When one of your favorite novels becomes a movie, it’s always a gamble whether the filmmaker’s vision will match the one that’s firmly embedded in your imagination. Fear not with Gina Prince-Bythewood’s entertaining, enlightening adaptation of Sue Monk Kidd’s award-winning best-seller.
In rural South Carolina in the summer of 1964, just after President Lyndon Johnson signed the Civil Rights Act into law, troubled 14 year-old Lily Owens (Dakota Fanning) runs away from her coldly abusive, widower father (Paul Bettany), dragging along her caretaker, Rosaleen (Jennifer Hudson), who has been assaulted by rednecks. Haunted by guilty memories of her mother, who died in a tragic accident when she was only four, Lily desperately tries to connect with the few maternal fragments she can piece together, seeking safety and shelter in Tiburon at the 28-acre farm of the cultured, honey-making Boatwright sisters.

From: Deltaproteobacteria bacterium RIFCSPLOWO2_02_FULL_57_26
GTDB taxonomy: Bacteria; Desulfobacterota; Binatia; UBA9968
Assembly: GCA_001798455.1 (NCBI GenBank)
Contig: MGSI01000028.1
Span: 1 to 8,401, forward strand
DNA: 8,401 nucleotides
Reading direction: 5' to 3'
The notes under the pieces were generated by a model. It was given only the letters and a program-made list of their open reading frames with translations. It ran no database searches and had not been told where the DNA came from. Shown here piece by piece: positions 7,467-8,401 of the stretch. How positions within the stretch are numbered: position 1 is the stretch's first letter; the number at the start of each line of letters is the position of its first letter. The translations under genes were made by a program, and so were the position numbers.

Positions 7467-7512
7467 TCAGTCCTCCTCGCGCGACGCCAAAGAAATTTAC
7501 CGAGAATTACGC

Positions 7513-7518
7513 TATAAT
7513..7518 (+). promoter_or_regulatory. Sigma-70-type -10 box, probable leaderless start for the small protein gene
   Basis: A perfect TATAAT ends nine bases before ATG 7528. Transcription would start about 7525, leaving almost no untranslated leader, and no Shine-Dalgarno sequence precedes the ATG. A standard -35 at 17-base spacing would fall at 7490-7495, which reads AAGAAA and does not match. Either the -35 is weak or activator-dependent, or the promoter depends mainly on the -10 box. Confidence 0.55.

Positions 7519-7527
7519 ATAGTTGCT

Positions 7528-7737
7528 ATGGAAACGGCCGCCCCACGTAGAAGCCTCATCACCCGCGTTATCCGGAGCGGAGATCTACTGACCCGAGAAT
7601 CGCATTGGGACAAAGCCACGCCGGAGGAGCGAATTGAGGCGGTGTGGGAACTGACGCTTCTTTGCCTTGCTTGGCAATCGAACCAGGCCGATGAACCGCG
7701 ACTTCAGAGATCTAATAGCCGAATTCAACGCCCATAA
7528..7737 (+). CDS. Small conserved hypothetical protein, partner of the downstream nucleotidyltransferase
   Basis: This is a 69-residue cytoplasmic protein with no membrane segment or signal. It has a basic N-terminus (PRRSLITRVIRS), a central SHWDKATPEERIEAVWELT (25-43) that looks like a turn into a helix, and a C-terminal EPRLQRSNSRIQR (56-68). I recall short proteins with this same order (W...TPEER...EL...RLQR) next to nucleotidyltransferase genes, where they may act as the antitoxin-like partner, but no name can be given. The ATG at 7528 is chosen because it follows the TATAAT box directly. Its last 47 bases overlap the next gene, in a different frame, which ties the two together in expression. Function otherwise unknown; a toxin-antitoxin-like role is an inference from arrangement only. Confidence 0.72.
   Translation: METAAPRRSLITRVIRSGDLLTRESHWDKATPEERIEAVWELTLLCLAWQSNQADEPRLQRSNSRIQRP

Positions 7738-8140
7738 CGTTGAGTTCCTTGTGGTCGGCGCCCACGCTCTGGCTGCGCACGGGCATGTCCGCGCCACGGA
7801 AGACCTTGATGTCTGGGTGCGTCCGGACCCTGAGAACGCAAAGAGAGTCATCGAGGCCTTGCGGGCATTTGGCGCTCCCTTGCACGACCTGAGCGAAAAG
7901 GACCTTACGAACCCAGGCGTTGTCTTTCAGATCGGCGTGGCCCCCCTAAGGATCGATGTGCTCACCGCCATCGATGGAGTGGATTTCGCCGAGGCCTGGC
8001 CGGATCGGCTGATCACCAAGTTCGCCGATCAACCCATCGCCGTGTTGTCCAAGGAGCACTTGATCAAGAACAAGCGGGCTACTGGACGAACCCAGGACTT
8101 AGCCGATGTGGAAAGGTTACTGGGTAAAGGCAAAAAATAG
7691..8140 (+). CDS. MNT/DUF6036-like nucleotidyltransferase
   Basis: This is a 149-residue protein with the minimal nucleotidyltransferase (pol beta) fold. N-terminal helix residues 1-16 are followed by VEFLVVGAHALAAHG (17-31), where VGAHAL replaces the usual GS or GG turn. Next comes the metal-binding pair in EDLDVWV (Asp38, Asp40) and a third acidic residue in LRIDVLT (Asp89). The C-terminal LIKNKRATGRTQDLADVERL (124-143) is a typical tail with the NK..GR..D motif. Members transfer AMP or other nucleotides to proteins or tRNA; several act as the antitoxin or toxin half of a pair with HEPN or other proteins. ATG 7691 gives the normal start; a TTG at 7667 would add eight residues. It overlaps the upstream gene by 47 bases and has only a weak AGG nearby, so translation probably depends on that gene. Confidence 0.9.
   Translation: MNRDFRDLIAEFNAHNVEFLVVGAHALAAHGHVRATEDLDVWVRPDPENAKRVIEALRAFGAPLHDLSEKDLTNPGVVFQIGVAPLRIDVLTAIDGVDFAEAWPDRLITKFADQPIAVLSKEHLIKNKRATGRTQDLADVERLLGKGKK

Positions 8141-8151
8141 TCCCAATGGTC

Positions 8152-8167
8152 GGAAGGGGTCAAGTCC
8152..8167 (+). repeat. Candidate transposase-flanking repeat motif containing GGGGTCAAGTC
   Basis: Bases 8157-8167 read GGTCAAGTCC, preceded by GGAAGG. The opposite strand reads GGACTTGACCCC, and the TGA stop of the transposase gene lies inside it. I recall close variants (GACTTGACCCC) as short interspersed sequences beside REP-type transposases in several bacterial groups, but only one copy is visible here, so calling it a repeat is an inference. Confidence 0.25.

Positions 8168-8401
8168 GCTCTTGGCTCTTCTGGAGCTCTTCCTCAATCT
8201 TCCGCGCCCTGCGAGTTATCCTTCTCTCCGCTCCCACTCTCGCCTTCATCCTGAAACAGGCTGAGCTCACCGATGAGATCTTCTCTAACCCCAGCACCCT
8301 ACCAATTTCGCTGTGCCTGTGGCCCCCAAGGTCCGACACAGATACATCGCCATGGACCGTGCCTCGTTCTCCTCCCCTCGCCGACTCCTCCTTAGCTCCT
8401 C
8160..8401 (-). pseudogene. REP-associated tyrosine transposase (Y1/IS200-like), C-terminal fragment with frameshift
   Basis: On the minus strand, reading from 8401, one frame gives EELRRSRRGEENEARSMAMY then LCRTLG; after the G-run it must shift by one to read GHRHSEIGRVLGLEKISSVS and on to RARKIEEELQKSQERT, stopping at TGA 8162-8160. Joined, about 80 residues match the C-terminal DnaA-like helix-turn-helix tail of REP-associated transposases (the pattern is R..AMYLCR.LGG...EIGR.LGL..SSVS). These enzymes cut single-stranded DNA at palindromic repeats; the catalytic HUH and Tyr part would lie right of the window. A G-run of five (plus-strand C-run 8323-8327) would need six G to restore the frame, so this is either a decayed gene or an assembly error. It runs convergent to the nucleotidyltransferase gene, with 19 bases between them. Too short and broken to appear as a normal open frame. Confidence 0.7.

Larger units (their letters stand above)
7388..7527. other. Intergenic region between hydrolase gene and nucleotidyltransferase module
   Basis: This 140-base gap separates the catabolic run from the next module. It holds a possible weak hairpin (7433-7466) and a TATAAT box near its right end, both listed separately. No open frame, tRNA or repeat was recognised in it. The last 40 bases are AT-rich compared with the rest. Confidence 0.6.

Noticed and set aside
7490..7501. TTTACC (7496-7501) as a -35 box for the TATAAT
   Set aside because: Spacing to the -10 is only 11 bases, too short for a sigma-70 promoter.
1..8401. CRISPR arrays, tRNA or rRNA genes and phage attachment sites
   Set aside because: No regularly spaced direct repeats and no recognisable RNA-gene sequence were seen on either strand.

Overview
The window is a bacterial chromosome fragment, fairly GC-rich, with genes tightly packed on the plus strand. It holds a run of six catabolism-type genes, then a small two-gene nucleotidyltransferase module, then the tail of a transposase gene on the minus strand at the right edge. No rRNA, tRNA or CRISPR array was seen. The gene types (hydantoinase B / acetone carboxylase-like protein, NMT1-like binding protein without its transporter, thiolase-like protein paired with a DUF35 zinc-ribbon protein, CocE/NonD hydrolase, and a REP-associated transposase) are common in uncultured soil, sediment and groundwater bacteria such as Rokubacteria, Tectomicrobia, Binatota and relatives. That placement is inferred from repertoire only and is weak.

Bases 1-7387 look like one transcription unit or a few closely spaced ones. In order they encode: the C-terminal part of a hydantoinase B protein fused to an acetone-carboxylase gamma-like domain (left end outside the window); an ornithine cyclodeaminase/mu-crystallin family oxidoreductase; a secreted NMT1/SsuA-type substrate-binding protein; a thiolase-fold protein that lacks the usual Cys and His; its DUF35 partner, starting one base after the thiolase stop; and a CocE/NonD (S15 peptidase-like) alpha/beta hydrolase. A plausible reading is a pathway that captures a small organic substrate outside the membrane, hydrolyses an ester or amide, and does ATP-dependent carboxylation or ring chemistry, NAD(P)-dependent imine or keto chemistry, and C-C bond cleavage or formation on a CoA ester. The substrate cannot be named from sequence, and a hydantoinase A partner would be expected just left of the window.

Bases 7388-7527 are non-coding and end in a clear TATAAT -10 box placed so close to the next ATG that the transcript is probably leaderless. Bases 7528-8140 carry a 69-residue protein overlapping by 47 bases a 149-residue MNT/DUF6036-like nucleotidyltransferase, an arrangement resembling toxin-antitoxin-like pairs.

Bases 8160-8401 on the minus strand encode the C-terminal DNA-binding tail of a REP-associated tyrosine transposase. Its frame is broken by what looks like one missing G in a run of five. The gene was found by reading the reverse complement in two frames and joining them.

“Liftin’ someone’s heart, now that matters. The whole problem with people is they know what matters, but they don’t choose it,” muses nurturing August Boatwright (Queen Latifah), who makes sensitive Lily her bee-keeping apprentice in the Pepto-Bismol pink house she shares with her sisters: the warily independent cellist, June (Alicia Keys) and the vulnerable, simple-minded May (Sophie Okonedo). Lily’s also befriended by August’s earnest godson (Tristan Wilds) who yearns to be a lawyer.
Screenwriter/director Gina Prince-Blythewood (“Love & Basketball”) retains all the gentle lyricism of the complex narrative and achieves a near-miracle of casting. Dakota Fanning exudes the subtle, emotion-stretching mastery and limber spontaneity that mark superb screen acting, while Sophie Okenedo and Paul Bettany give strong support.
On the Granger Movie Gauge of 1 to 10, “The Secret Life of Bees” is a life-affirming 8, an inspirational story about family, hope and love that tugs at your heartstrings.